In between were Salt Spring and Bitter Spring. Salt Spring is alongside California Highway 127 some 29 miles north of Baker. Bitter Spring, astride the boundary of the Camp Irwin reservation, is about 10 miles north of the midway point between Yermo and Baker. The old trail went that way.
When the trail reached the Mojave River it followed that stream all the way to the present Hesperia where it veered more directly south to Horsethief Canyon, then entered the Cajon Pass through Coyote Canyon and the East Cajon Narrows.

A trail designed primarily for pack animals in the days of the New Mexican trade caravans, it was not too well suited for the heavy-ox-drawn covered wagons.
In the Cajon Narrows wagons had to be taken apart and lowered by rope. By 1852 the resourceful Mormons had found a shorter way by blazing a road from the Mojave River about the present junction of the road to Adelanto south to the crest of the West Cajon through the Baldy Mesa region.
There are monuments in the Cajon Pass mraking [sic] both trails. The Old Spanish Trail marker is at Cajon alongside the down lanes of the Barstow Freeway. The marker for the road of 1852 is along side Highway 136 and is surmounted by a wagon wheel set to point toward the steep saddle down which the wagons were skidded.
At the foot of Cajon Pass the Caravan of 1851 was halted and camp was made west of the present Devore in Sycamore Grove. The site is marked by a monument now opposite the Ellena vineyard on Devore Rd.

On June 11, 1851, the advance contingent of 50 headed by Captain Seely reached Sycamore Grove. Others were strung out behind in companies of similar size, there being some nine companies in all.

The division had been decided upon by the desert-wise leaders to actually speed desert travel as the intervals between groups gave the tiny desert springs time to be refilled.


At Sycamore Grove negotiations were opened with Isaac Williams for purchase of Santa Ana del Chino. When the Mormon Battalion had had men stationed at Chino in 1847, Williams had offered to sell his vast ranch, including cattle, for a down payment of $5,000.
Hunt, to whom the sale offer had been made, looked over the cattle and reasoned that there was enough stock, if sold for meat in the mines, to fully pay Williams' price. Four years later when the Mormons were three months or more from home, Williams doubled his asking price.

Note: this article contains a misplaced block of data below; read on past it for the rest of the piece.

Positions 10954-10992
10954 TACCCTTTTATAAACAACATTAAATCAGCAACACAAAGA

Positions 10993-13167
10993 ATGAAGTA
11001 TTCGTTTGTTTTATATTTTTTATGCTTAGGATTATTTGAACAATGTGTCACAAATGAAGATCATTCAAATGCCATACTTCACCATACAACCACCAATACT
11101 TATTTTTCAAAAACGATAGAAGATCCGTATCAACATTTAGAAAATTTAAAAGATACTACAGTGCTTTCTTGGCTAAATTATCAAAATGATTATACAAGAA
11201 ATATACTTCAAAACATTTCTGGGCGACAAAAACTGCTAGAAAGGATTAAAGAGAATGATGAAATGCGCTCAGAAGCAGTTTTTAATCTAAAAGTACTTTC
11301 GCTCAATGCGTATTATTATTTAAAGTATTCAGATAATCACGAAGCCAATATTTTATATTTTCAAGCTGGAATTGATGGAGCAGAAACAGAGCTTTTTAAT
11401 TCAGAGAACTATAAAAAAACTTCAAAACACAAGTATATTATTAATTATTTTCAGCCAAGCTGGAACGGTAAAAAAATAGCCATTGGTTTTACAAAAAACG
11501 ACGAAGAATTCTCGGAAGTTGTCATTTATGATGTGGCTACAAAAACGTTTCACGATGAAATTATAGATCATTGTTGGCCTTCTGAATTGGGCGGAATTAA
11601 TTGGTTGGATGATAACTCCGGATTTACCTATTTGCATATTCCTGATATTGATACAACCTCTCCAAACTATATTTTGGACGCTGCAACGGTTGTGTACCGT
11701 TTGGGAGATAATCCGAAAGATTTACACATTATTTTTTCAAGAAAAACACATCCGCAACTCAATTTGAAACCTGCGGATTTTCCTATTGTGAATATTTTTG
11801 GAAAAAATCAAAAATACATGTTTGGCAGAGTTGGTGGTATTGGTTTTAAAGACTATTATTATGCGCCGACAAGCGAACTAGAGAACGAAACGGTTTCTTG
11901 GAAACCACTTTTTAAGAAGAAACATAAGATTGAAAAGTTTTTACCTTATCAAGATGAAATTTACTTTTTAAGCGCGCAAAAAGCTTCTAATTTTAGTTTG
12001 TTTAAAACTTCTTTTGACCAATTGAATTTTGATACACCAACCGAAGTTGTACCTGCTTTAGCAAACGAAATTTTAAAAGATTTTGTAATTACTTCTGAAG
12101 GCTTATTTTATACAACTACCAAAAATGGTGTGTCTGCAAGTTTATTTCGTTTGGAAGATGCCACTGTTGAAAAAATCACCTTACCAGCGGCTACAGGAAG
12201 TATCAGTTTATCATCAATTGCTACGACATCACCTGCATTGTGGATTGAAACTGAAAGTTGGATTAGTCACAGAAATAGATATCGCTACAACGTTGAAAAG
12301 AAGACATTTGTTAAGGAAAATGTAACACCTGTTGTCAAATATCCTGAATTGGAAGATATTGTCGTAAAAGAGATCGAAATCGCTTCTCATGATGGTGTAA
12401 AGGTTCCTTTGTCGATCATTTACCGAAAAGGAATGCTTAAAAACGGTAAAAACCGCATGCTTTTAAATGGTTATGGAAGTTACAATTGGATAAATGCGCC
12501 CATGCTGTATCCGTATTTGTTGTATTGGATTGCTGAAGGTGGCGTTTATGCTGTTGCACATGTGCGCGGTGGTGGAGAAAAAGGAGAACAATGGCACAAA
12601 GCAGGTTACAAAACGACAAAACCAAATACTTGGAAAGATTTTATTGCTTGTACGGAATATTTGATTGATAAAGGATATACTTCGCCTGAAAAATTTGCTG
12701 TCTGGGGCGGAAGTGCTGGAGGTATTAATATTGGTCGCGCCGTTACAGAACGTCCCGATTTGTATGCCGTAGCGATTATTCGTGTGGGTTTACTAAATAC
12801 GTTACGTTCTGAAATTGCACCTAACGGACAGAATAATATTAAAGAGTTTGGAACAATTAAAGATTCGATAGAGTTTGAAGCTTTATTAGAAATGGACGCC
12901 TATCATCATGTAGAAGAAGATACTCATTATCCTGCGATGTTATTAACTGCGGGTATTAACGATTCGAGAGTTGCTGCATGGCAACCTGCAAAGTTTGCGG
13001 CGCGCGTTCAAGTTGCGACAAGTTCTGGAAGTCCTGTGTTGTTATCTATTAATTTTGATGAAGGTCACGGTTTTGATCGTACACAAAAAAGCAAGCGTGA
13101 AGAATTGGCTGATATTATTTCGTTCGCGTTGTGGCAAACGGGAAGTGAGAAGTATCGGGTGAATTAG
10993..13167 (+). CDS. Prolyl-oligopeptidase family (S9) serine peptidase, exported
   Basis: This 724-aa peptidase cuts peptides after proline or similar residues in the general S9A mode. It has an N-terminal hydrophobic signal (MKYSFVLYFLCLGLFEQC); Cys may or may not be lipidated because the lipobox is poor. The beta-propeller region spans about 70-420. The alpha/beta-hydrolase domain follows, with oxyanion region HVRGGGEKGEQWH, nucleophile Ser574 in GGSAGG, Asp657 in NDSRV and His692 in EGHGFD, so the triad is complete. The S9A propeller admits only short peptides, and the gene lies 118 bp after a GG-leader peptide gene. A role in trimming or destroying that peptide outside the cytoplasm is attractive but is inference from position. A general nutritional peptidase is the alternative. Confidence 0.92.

Ranching income had picked up since his earlier conversations with Hunt.
In the camp at Sycamore Grove there were around 450 persons plus sizable animal herds. The prospective settlers had come in 150 wagons which had been drawn by nearly 600 oxen and over 50 mules.


There were also over 100 horses, most of which had been ridden overland by their owners, though the bulk of the horse herd was designed for farm work. Several had been harnessed to buggies and light wagons, there being numerous conveyances in the emigrant group in addition to the covered wagons that served as homes on wheels.
Inside these prairie schooners were the clothing, household implements, bedding and furniture of the settlers. Often a cook stove was in the wagonbed, a stovepipe protruding through the canvas cover while water barrels, plows and other farm implements were lashed outside.
There were many steep grades to cross, on which it was customary for the multiple teams of two wagons to be hitched to a single heavy vehicle. At these rocky grades there were habitual halts both while doubled teams made the two trips and while the men "shortened wagons," which meant moving the wheel sets closer together to prevent hanging up in sharp, pitchy terrain.
Sixteen miles was about the [extent] of a 1 day's travel even over favorable terrain with good tough ox teams.


During the 90 days or more of the trek the Mormon colonists, inspired with the belief they were doing the Lord's bidding, were a cheerful group. Even after hours of jolting travel through rough country there was merriment.
Instead of 80,000 acres the Mormons bought only 40,000. The balance was held by the Lugos under a "permit to occupy" and not a true title. The United States land commission, however, permitted the Mormons to select what part of the vast rancho they desired.
Title passed to Lyman and Rich who were, in a sense, trustees. Louis Rubidoux who held Jurupa Rancho alongside Bandini, advanced money for the Mormons to complete the purchase. There was left, however, a big mortgage, and the prevailing interest rate in California was around 30 per cent annually; so it was imperative to pay as soon as possible.


No sooner had the sale been made than the campers started moving onto the new land. There was no time to wait for surveys. Cabins, small ones, were erected. They could be moved later when streets and roads were plotted. No time was lost in sowing fall grain to take advantage of the rainy season.
At this juncture a mountain Indian chief, Antonio Garra, conspired to drive all the whites out of Southern California. Attacks were made on isolated ranchos in the interior. One person occupying such an exposed position was Pauline Weaver, living in an adobe at Beaumont and running cattle in the San Gorgonio Pass in partnership with Isaac Williams.


Weaver was a friend of Juan Antonio, powerful chief of the Cahuillas, who had been brought to Politana by the Lugos to supplant the Trujillo colonists after the latter had moved to Agua Mansa. When the Lugos sold the Rancho Juan Antonio and his cowboys moved up into San Timoteo Canyon and started a rancheria near El Casco where Duff Weav-